The fun of apocalypse stories rests on a simple act of identification: We imagine ourselves to be the survivors. If almost every human being on the planet died in some history-ending catastrophe, chances are you would too — but who wants to think about that? More entertaining, more flattering to pretend you would have the guts, the acuity, the luck to survive, just like the characters you’re following on the page or screen.
But surviving in a destroyed world might turn out to be a harrowing drag, endless, taxing, filthy and dull. As time wore on, it would probably become clear that more than will, intelligence or skills, it really was luck that was the key to your survival. As even more time passed, you’d have to face that unlike most survivors in the apocalyptic fictions you’d previously enjoyed — everything from “Riddley Walker” to “A Canticle for Leibowitz,” from “Contagion” to NBC’s “Revolution” and Justin Cronin’s “The Passage” saga — you were not equipped to save the world. Yes, you survived, but you were merely a regular survivor, a grieving, angry, hungry person desperately in need of a shower and a safe place to sleep, fated to struggle and die, leaving the world saving to some other generation, some other truly spectacular survivor, or, more likely, to no one at all.
AMC’s “The Walking Dead,” which begins its new season on Sunday night, is basically the above show, a series dramatizing the lives of a group of survivors so mired in the day-to-day of living they have no time to ponder the big questions because they’re just trying to sleep without being stampeded by a herd of zombies. The problem is that the people running “The Walking Dead” (and I’m talking just about the show, not the Robert Kirkman graphic novels on which it's based) have not, unlike Cormac McCarthy with “The Road,” totally embraced the super-depressing vision of living they’re putting on-screen each week. They keep pretending this band of survivors, and especially their leader Rick Grimes — who along with his wife, Lori, is easily the least interesting person on this show — are something special, something heroic. “The Walking Dead” is extremely realistic about the decayed, vast, destroyed world, and dopily idealistic about its main character.
This disconnect can make the show extremely frustrating. Past episodes have been slow and meandering, as if the repeated speeches and tortured psyches of these super-regular people are what’s interesting, and not, you know, the zombies outside. When zombies do show up, all the group’s strategizing is often shown to be for shit; instead of escaping the farm while they have a chance, they decide to ineffectually shoot at thousands of zombies for half an hour or so first. This is exactly what you would expect from a group of regular people, but the show won’t acknowledge how boneheaded they’re often being.
The new season picks up months after the last one left off — we’ve skipped over the winter. (How this particular posse survived the cold months fully intact is anybody’s guess, but I’m thankful for missing episode upon episode of Carl shivering around a fire anyway.) The band of survivors — Rick, his estranged and now very pregnant wife, Lori, his son Carl, Carol and Darryl who may or may not end up a rhyming couplet (if you know what I mean), the underdeveloped T-Dog, old guy Hershel, and Glenn — have spent the cold months moving from house to house, never staying in the same place. They’re exhausted and hungry, but not so exhausted and hungry that Rick will let his son eat a perfectly good can of dog food, a ruling that’s supposed to mean he has standards but in context seemed to me like further proof he’s rigid and delusional.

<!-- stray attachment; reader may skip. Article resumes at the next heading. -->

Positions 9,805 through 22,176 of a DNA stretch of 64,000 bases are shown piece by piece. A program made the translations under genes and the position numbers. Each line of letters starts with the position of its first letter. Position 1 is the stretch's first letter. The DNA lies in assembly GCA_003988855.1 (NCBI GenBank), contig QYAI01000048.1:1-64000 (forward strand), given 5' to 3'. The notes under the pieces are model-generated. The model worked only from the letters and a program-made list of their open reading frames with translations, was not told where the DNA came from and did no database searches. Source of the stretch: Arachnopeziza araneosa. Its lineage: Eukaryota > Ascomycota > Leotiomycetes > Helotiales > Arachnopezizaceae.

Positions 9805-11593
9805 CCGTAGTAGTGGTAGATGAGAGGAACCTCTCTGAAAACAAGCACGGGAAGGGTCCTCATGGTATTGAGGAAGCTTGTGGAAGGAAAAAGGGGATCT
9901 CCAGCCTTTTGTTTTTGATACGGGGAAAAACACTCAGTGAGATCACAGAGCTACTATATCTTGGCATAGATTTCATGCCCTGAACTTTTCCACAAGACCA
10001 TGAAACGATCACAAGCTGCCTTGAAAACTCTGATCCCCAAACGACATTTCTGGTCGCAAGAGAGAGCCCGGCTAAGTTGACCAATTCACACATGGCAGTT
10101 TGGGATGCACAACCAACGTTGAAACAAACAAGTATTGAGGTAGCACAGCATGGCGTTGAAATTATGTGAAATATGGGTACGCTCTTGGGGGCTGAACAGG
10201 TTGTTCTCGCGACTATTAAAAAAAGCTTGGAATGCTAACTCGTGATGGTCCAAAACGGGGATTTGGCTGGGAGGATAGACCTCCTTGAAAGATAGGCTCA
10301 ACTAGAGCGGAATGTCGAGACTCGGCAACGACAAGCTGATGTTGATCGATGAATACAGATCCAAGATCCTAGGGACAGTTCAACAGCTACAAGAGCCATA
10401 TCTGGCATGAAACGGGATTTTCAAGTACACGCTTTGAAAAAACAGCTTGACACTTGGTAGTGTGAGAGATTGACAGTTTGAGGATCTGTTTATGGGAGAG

Rick finally figures out a place where the group can hole up safely and indefinitely: a prison. They can lock themselves in and lock the zombies out. In case you missed the metaphor — which, is actually pretty awesome even if it is on-the-nose — in the grotesque new world, freedom can only be found in jail. The group spends the first two episodes clearing out cell blocks, which means, thankfully, there’s no lack of action, zombies, disgusting amputations and Tarantino-esque sword play. (As for Michonne, the eagerly anticipated, sword-wielding heroine, she only gets two scenes in the first two episodes, just enough to make me wonder why she leaves all those heads she decapitates lying around like a trail of immobile, but biting booby traps.)
Sometime in the off-season, both Rick and Carl have decided that they more or less hate Lori, even though at the end of last season, Rick was the one asking for Lori’s forgiveness for killing Shane, her maybe baby-daddy. Months later, the paternity of Lori’s child is a topic that’s not being discussed much. As Rick puts it, in perfect asshole-ese, “You want to talk. Talk to Hershel. I’m doing things.” Carl, meanwhile, has gotten really handy with putting down zombies, though most of his development happens off-camera. He’s adapting to his circumstances more fully, and with more bravery and reckless brutality than almost anyone around him, but “The Walking Dead” would rather pay attention to Rick, busy adapting by "heroically" becoming inhumane to everyone he doesn’t know already.
And still there are moments of creepy elegance and elegiac morbidity in “The Walking Dead” that no show on TV can match. Carol, hoping to practice her C-section technique, kills a female zombie to use as a cadaver. Preparing to employ her scalpel, she pulls up the zombie’s dress, revealing an extremely soiled, chaste pair of underwear. These panties are unsettling, grotesque and nearly as poignant as those in “The Sound and the Fury.” This zombie was a person once, a reminder of the past and, if the survivors aren’t lucky, a message from their future.